Maybe those images are still with him.
Maybe those images were still revolving around his mind as he came out to bat with Australia 83/2 against England in Southampton. A knock here would not really make a difference, maybe to the world around him. But it would make a world of difference to the batsman inside him.
The universe had planned his return to batting in an Australian jersey — even in a practice match. This was England and the crowd would boo whenever his name was announced or when he was beaten or when he took a run or when he stood silent trying to recollect himself.
'Cheat, cheat, cheat', chanted the English fans as Smith entered the ground. The fact that Smith had heard this on numerous occasions and that he had heard this even deep inside his heart so many times in the past one year, the booing and heckling was not going to affect him too much. He has accepted the 'tag'. He has served the ban. He knows he is going to live with it for the rest of his life but he also knows that no one can stop him for getting out there and batting.
Even after these years, the most difficult job as a batsman was still to get to the 22-yards and bat and bat and bat and bat to take his team to a winning total. A lot might have changed inside and around Smith in the last one year but what did not change was how cricket was played. How he batted. He still knew how to bat and he knew how to score. He knew that whatever happened in Cape Town was not going to govern how the ball would behave off the pitch. Booing or not, if there was room to cut the ball, he would cut.
This match was being broadcast but who knows how many eyeballs it garnered? It was not of much importance, after all. But Smith, in the middle, taking his guard, had begun a new chapter for himself. Spectators or no spectators, he knew a good knock would make the headlines the next day and a cheap dismissal might just evoke a sentence in an obscure match report. Smith batted for the headlines no more than he batted for himself.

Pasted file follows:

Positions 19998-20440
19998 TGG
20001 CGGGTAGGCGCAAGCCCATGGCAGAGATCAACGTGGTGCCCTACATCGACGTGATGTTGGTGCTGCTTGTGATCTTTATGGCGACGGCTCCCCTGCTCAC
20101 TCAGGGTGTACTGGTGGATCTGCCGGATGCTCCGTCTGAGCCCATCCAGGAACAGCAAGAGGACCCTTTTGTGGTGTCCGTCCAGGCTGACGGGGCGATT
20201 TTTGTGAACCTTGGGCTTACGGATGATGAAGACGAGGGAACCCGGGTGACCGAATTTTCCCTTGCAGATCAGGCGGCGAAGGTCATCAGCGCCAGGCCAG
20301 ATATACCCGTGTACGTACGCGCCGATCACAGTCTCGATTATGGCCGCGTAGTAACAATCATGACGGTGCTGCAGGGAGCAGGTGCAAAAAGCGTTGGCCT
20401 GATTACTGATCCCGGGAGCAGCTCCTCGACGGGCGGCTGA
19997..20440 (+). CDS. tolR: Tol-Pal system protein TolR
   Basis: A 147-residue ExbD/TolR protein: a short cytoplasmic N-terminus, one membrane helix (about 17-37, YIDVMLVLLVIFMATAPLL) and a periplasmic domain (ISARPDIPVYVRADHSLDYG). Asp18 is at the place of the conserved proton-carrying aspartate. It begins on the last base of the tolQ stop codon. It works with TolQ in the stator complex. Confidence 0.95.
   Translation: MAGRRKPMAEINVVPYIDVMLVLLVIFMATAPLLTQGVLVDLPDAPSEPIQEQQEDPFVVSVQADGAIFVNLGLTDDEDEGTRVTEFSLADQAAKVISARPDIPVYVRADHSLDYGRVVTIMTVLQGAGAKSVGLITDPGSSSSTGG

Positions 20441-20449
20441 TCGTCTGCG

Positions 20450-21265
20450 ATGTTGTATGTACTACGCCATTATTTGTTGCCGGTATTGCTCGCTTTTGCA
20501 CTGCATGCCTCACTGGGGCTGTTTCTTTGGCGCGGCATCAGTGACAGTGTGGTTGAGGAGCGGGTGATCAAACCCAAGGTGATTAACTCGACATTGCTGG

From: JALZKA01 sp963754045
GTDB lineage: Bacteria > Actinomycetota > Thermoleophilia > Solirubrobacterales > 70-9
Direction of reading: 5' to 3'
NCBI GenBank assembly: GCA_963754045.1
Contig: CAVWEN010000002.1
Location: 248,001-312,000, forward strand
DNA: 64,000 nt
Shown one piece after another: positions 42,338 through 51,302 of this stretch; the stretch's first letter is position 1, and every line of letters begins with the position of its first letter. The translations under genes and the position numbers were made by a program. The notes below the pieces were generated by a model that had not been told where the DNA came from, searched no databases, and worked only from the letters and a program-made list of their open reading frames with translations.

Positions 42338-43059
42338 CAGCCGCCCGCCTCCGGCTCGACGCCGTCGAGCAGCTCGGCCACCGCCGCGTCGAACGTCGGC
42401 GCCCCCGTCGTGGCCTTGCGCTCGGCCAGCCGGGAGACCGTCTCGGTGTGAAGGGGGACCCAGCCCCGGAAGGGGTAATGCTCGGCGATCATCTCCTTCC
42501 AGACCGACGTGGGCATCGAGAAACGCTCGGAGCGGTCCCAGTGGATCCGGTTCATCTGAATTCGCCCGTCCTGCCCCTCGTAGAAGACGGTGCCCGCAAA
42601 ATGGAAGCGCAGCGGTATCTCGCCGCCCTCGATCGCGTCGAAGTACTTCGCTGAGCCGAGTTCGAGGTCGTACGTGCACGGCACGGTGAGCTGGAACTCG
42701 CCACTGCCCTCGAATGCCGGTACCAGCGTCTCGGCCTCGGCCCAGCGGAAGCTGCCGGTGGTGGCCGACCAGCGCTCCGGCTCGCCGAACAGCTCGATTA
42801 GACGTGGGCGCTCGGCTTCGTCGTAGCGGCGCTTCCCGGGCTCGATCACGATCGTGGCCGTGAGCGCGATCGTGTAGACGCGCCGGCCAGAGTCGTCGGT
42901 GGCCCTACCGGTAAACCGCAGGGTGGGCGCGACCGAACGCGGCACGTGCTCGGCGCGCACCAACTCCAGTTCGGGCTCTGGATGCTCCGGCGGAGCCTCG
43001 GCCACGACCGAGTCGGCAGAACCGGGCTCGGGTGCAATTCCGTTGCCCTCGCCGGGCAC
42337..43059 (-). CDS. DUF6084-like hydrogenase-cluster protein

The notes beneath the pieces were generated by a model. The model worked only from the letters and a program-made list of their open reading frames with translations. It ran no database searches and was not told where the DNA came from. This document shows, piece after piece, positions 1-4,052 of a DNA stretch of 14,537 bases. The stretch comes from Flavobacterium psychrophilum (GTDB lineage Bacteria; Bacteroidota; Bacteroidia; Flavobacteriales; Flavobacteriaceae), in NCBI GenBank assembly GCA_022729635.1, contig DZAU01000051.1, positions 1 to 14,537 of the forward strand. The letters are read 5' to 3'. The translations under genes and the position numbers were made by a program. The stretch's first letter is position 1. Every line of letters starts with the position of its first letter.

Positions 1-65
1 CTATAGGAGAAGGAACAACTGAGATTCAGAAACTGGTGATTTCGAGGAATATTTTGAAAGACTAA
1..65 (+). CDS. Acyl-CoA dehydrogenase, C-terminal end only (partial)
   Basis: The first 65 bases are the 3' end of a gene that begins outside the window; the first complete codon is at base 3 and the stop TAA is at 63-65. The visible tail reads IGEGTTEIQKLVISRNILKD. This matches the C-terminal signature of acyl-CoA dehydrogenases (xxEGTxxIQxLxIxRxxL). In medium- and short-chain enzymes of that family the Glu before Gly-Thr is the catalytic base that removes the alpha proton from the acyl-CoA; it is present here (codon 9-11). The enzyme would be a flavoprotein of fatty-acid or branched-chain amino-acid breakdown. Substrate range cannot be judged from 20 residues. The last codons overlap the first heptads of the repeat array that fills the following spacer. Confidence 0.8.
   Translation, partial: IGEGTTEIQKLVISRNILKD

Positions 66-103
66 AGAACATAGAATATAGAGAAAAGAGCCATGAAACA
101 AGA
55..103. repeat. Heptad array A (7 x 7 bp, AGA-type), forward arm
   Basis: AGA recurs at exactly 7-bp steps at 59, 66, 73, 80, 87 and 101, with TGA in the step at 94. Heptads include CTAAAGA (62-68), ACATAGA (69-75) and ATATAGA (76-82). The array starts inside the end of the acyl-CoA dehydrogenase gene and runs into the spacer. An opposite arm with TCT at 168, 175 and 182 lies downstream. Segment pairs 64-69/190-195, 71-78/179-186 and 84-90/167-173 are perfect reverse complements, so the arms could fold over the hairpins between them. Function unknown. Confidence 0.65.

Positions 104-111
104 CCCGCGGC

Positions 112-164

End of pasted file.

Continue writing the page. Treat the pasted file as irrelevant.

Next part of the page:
When Stokes pitched it short with Smith on 99 and the former Australia captain attempted the pull, it did not come off well. It looked a bit ugly as well. Like so many decisions that don't come off well, on the pitch and off it. Like the one in Cape Town. But Smith did not pause and think about the shot. Not all decisions are great and you always look back and learn. Not all the shots would come off the middle of the bat as well. But it does not mean that you would not run. Cricket does not allow that comfort.
Smith moved on and completed the single to reach the hundred. The century was followed by yet another round of boos by the crowd. But Smith had had enough of it. He celebrated the ton. However, he did not thump his chest as he did during the last Ashes. He did not punch the air either.
He merely took off the helmet and raised his bat. Raised it again and that was it. He raised his bat but his head was bowed. The boos continued. His body language signified his past one year, his bat spoke of his future.
International cricket had welcomed the former Australian captain back. Smith returned on 116 off 102 balls. If Australia goes on to win the Cup, nothing else will matter.
That knock was another example of how cricket and life go hand-in-hand. You commit a mistake, you go back, learn, unlearn, relearn and return. Life welcomes you. So does cricket. Australia begin their campaign on 1 June. Smith has already begun his.